-Know shoeing schedule, vaccination schedule so exam is not influenced negatively by timing
-Discuss findings in private after the exam
-Enter into the process expecting findings that may surprise you and the seller.  Carefully handle the situation considering the seller, trainer or representative is possibly embarrassed to unknowingly present under the conditions.  Diplomacy is important for the sake of everyone present.
-If owner or direct person responsible is not present,  explore why?  Be careful with questions.
-Remain opened minded through the exam and wait for open discussion with veterinarian regarding findings.
-All working horses will require a degree of management.  The question will be:  Is the the potential cost of maintenance acceptable in the big picture.

**Study:  Top level jumping horses pulled aside and  radiographed as they left show ring from successful showing.  Nearly all horses had significant findings. 
-Lame horses should not be summarily rejected without knowing adequate information as to why the horse is lame.
-Buyer should respect the reputation of the horse, seller or representative by not discussing the findings of the exam, whether accepted or rejected, with third parties.  Seller could claim defamation if false statements made.

Important notes for the seller
-It is okay to use the regularly attending veterinarian for the horse, however it is legally and ethically a standard for the veterinarian to do a record search on the horse and fully disclose that record in its entirety.  Partial disclosures should not be requested and so disclosed.  This is an extreme legal risk for the veterinarian and seller if not done correctly.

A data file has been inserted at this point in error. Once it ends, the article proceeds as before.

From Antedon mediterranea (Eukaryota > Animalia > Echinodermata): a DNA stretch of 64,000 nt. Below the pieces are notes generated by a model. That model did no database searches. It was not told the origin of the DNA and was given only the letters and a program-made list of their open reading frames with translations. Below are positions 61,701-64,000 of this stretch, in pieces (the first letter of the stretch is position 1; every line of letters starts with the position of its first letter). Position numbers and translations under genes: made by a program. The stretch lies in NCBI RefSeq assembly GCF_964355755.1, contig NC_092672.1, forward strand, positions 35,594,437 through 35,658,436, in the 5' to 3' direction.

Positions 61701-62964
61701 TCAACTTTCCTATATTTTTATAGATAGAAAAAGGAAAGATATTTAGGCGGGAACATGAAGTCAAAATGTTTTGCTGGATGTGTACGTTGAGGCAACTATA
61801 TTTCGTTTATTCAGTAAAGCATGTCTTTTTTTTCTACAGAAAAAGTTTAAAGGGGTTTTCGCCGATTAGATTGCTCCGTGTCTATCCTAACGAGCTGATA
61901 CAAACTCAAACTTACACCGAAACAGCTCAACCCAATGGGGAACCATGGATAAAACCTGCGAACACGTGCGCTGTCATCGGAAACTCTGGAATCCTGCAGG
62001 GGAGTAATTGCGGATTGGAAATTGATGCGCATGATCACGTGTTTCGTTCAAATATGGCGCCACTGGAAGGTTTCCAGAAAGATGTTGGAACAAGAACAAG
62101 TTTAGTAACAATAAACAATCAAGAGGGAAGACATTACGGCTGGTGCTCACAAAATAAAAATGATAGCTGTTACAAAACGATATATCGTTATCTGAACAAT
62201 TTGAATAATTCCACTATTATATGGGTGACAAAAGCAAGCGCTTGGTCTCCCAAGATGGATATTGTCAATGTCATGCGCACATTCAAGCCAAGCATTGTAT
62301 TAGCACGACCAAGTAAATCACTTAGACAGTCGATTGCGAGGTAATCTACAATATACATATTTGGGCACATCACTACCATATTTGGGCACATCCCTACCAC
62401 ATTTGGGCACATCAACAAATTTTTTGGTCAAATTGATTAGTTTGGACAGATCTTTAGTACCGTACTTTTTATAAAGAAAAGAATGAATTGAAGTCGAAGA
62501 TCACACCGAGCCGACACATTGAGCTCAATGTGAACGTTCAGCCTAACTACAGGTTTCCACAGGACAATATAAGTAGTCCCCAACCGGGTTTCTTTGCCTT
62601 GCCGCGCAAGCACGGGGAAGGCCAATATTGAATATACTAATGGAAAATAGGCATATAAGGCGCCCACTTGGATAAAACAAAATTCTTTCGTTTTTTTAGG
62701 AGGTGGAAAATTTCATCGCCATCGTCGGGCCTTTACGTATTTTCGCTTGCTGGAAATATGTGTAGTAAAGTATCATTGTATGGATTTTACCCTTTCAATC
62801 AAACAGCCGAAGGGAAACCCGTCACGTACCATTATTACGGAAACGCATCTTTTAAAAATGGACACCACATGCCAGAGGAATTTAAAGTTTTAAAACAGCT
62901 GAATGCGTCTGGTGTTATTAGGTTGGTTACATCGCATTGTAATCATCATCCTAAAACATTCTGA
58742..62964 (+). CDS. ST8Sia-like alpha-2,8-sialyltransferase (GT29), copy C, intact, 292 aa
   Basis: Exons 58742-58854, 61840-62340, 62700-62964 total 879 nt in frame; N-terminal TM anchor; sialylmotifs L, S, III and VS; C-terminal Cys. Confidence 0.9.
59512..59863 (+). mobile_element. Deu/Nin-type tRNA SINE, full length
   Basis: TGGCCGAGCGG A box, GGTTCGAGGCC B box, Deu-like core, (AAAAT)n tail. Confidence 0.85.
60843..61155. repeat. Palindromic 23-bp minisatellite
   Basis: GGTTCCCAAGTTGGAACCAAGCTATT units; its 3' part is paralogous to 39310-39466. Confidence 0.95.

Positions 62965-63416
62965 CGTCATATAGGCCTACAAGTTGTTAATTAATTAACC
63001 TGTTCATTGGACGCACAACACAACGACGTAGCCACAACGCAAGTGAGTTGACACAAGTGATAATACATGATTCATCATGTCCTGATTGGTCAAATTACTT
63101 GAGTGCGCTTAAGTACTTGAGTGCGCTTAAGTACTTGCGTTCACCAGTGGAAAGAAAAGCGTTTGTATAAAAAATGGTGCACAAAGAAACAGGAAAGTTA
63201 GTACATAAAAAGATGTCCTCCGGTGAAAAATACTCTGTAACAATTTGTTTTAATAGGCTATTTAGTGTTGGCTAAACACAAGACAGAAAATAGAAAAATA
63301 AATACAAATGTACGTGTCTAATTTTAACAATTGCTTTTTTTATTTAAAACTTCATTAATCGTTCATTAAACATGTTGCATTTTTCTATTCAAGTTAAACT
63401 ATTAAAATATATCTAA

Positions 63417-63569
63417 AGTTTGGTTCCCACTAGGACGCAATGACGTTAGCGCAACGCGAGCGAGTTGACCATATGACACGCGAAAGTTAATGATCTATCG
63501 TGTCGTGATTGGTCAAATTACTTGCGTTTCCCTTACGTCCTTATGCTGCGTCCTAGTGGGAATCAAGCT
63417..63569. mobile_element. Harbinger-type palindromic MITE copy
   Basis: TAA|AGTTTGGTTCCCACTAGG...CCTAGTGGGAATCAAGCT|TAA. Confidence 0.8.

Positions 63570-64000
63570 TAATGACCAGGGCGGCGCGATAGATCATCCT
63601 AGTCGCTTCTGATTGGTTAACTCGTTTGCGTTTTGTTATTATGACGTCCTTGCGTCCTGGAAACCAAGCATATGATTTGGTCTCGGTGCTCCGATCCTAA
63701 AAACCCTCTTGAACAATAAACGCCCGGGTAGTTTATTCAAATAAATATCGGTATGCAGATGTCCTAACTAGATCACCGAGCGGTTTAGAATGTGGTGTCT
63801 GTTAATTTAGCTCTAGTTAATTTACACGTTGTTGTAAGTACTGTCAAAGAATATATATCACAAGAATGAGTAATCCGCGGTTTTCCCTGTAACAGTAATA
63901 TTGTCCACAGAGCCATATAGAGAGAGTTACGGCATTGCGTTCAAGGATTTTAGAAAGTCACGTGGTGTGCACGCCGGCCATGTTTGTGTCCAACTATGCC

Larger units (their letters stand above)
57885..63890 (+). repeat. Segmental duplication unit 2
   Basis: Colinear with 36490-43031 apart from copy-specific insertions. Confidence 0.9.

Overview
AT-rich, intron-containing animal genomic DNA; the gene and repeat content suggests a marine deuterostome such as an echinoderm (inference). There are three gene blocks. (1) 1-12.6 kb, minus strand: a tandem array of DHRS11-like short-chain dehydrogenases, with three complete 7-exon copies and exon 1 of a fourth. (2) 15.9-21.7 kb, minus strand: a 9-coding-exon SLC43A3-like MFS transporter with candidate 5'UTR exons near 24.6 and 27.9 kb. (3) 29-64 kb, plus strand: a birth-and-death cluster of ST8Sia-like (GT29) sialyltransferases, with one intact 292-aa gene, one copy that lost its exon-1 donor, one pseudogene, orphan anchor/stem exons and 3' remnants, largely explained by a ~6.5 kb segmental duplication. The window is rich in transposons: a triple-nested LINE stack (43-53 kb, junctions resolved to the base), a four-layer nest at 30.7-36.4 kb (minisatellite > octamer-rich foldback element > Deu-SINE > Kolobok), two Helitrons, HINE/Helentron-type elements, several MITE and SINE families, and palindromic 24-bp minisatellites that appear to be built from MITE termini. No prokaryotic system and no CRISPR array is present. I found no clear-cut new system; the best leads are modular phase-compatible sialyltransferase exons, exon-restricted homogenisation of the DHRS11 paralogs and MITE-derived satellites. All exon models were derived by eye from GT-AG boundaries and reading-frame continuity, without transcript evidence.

-Present well groomed animal.  Good impression, well cared for.
-Consider shoeing and vaccination schedule.  Optimum is 2 weeks out for best presentation (hooves/shoeing)
-Have written vaccination and de-worming schedule.  Not only convenient but gives buyer a degree if confidence in health care. 
-Disclose health care history.  Understood that possible negative response, however, injured reputation or at worst – lawsuit may be avoided.
-Practice and establish in hand trot and lunge as it makes for good presentation.  Poor presentation leaves many holes in data collection.  Lack of information prevents ability to offer opinion on suitability.  Lack of information often leads to poor suitability or many questions that cannot be answered.
-Give space to the veterinarian and buyer to have a frank discussion in private.  The conversation needs to be private to allow full disclosure.  Legally this is required (disclosure). 
-It is better that a horse be rejected based on a through exam and complete process.  There is an end.
-Even though Seller owns or has legal interest in the horse, information collected on the horse is owned and controlled by the buyer.  The buyer may release a portion or all documents (example – radiographs, but no written report).  Until that time, the veterinarian cannot discuss findings with anyone other than the buyer or the appointed agent.


This document in no way is to be used or construed as legal advice or acted upon solely.  For current and accurate legal advice, you must consult an attorney who is specifically trained in contract  and equine law.